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Klassiek - Verschenen op 31 januari 2020 | Warner Classics

Hi-Res Booklet Onderscheidingen 5 de Diapason - 4F de Télérama
Handel spent many years in Italy during his youth and it was here that he composed his anti-heroic comedy, Agrippina, at the age of twenty-four, before eventually settling down in London. Its immoral, corrupt and decadent plots are presented as an inherent part of daily life for the ruling class of ancient Rome, along with their insatiable desire for political and sexual power. Handel was fascinated by Italian music and composed this particular opera in less than three weeks upon the request of a Venetian theatre, where it was then performed some twenty-seven nights in a row. Such was the enormity of the opera’s success that it firmly established the young composer’s reputation in Europe as a result. The score is bursting with emotion and has so many twists and turns that even the Venetians, who were used to these kinds of storylines, were blown away. The colourful libretto includes betrayals, assassinations, feigned love and lies of every kind – all of which are elements that the American film industry delights in incorporating into the films of today under the direction of someone like Martin Scorsese or the Coen brothers. This studio recording was made in the Dolomites in May 2019, in conjunction with a European tour and features a dazzling cast led by the fierce Joyce DiDonato (Agrippina). This is DiDonato is at her very best, combining her vocals with marvellously conducted flourishes. She perfectly encapsulates the difficult, multi-faceted role by reflecting each one of Agrippina’s personality traits, from formidable intelligence and masterful manipulation to being a loving mother and wife. Joining her onstage is an exceptional cast that includes Franco Fagioli (Nerone), Jakub Józef Orliński (Ottone), Marie-Nicole Lemieux (Giunone) and Elsa Benoit (Poppea), along with the II Pomo d’Oro ensemble, feverishly conducted by Maxim Emelyanychev. This can only be described as a Handel grand cru. © François Hudry/Qobuz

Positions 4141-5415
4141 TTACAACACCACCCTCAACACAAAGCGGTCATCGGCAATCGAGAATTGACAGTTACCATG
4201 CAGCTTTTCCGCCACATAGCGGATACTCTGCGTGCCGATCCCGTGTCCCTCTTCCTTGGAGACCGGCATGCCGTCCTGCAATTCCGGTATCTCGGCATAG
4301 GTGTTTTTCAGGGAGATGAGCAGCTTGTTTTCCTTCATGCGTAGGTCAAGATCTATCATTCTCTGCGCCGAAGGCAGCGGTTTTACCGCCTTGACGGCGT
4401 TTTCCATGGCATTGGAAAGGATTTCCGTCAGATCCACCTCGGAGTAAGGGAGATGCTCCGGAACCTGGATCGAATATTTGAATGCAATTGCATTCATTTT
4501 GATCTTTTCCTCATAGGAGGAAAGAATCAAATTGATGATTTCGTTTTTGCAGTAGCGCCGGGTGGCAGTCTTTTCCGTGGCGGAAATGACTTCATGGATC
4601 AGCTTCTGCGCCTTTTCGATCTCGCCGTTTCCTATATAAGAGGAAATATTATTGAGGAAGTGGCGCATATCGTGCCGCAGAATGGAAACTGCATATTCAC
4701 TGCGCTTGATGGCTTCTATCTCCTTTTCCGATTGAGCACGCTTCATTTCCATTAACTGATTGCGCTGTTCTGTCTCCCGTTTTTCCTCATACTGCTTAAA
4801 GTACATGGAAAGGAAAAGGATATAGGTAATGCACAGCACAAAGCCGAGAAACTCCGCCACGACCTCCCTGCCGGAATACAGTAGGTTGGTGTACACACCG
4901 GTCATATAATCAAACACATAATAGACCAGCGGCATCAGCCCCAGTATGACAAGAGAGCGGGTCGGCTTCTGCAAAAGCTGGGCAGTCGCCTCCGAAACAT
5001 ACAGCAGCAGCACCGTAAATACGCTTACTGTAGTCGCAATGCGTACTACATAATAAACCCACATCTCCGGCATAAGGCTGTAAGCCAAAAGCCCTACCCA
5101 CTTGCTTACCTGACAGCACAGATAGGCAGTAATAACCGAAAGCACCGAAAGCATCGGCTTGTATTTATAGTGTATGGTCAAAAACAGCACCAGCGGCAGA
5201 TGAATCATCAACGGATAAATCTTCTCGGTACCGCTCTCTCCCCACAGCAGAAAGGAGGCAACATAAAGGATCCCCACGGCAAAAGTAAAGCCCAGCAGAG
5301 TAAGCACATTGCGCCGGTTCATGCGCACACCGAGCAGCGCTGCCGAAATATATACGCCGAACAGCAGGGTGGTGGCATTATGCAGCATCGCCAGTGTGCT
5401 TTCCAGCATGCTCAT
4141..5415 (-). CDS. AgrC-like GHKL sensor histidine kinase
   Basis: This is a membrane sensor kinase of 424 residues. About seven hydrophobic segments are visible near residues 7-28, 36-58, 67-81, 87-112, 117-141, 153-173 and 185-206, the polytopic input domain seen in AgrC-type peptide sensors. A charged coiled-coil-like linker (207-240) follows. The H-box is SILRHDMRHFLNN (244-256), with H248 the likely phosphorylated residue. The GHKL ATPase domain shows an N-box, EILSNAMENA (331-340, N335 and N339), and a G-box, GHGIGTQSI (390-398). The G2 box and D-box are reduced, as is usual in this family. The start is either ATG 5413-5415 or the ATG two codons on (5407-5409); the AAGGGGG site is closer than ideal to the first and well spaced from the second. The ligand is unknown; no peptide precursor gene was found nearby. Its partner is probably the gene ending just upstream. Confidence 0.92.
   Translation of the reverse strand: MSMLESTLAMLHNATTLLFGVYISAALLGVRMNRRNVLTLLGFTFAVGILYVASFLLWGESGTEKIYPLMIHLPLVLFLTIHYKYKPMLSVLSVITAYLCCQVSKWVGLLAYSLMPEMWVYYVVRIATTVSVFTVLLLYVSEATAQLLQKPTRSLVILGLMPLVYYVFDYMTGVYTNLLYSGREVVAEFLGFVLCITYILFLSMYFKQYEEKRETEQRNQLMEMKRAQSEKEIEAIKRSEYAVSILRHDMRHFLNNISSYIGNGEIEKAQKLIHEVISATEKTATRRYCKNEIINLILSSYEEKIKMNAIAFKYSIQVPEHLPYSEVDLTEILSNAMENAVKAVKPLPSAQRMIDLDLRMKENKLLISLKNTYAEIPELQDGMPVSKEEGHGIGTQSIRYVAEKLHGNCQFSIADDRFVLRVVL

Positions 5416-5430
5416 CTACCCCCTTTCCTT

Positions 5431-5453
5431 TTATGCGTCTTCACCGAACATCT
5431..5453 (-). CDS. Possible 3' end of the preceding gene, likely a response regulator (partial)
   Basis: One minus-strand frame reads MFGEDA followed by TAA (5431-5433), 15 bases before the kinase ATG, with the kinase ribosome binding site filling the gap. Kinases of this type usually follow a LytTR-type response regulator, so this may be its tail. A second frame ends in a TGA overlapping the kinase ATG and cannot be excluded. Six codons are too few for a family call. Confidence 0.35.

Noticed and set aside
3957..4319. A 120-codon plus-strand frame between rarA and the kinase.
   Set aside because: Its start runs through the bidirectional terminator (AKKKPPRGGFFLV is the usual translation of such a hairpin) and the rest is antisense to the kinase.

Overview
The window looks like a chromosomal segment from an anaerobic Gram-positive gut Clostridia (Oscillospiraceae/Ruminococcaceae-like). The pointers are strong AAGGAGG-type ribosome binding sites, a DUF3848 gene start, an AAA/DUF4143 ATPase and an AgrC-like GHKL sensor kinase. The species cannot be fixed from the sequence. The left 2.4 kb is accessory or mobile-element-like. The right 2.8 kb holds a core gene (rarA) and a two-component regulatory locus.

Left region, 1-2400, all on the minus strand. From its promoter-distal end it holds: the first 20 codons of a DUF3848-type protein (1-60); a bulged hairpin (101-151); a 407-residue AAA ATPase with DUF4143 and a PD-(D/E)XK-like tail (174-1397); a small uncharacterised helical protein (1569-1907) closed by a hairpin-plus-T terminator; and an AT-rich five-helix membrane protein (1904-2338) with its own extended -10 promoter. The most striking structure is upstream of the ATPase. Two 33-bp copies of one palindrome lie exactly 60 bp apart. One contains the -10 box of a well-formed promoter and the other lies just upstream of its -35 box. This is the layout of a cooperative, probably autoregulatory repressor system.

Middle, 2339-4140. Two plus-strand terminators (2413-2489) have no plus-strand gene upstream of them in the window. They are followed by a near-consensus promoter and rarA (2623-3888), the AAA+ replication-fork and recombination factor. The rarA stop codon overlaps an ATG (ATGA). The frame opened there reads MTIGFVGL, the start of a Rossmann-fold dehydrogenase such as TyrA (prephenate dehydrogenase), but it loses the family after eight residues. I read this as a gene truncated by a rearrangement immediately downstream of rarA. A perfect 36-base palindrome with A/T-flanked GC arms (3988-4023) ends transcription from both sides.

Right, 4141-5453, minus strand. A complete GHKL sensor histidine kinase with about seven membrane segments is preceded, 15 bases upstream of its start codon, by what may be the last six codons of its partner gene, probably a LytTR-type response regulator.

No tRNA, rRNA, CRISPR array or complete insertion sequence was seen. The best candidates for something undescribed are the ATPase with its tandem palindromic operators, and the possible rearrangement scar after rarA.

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Klassiek - Verschenen op 20 november 2020 | Mirare

Hi-Res Booklet
The new album from Pierre Hantaï, who is momentarily moving away from his dear Scarlatti, is a veritable gem! The French harpsichordist opens this masterful recital recorded in January 2020 in Haarlem (Netherlands) by Nicolas Bartholomée's team and dedicated to four suites by Georg Friedrich Haendel through one of the least known, HWV 426, the first issue of Book I of 1720. Immediately, his fingers immerse this eclectic, cosmopolitan world, where neighbouring Italy and France collide seamlessly, in a resplendent sunshine. Once again, the phrasing dazzles as much as the science that the worthy heir of Gustav Leonhardt displays in grasping the diversity of character as he does in painting landscapes in changing light.Here, the Suite in F major, HWV 427 is a miracle. It is a moving, opening Adagio, with an unheard-of melancholy fullness, in which the "art of touching the harpsichord", of singing, of making polyphony shine, is carried high. So much so that the perpetual movement of the Allegro that follows may initially startle you, Pierre Hantaï's metrical regularity is astonishing, even in the more ornate repeats. However, the lines never seem tight, which makes you look at the choreography, undoubtedly reproducing the outlines of an imaginary Gavotte: an unforgettable sensation! The second Adagio is a sort of prelude, before a bugle fugue, not so distant here from the most joyful fugues of J. S. Bach's Well-Tempered Clavier.The focus of the recital is the spacious and rather sombre Suite in D minor, HWV 428; at first the traditional Präludium, Allemande, Courante, then suddenly, a long Air whose theme is tenderly unfolded, morphing into a strange world of "harmonic" ramblings, as if improvised, launched like rockets by the harpsichordist - a work in its own right!On all levels, an enthralling recital, to be treasured, which will give many people the opportunity to enjoy Handel's Harpsichord Suites once again. © Pierre-Yves Lascar/Qobuz
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Klassiek - Verschenen op 19 juli 2019 | PentaTone

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The Akademie für Alte Musik Berlin kickstarts their Handel trilogy with this recording of the first six concerti grossi op. 6. Originally designed as attractive interludes to English oratorio performances, Handel’s concerti grossi soon gained fame as the most appealing orchestral music of the baroque era. Written in London in 1739, towards the end of his career, Handel paid tribute to the immensely popular concerti grossi of Corelli while simultaneously proving his mastery incorporating all musical styles of his times. Led by their concertmaster Bernhard Forck, the players of the Akademie für Alte Musik Berlin demonstrate why many consider them the best baroque ensemble of today. This first installment will be followed by the last six concerti grossi op. 6, as well as a recording of the concerti grossi op. 3.© Pierre-Yves Lascar/Qobuz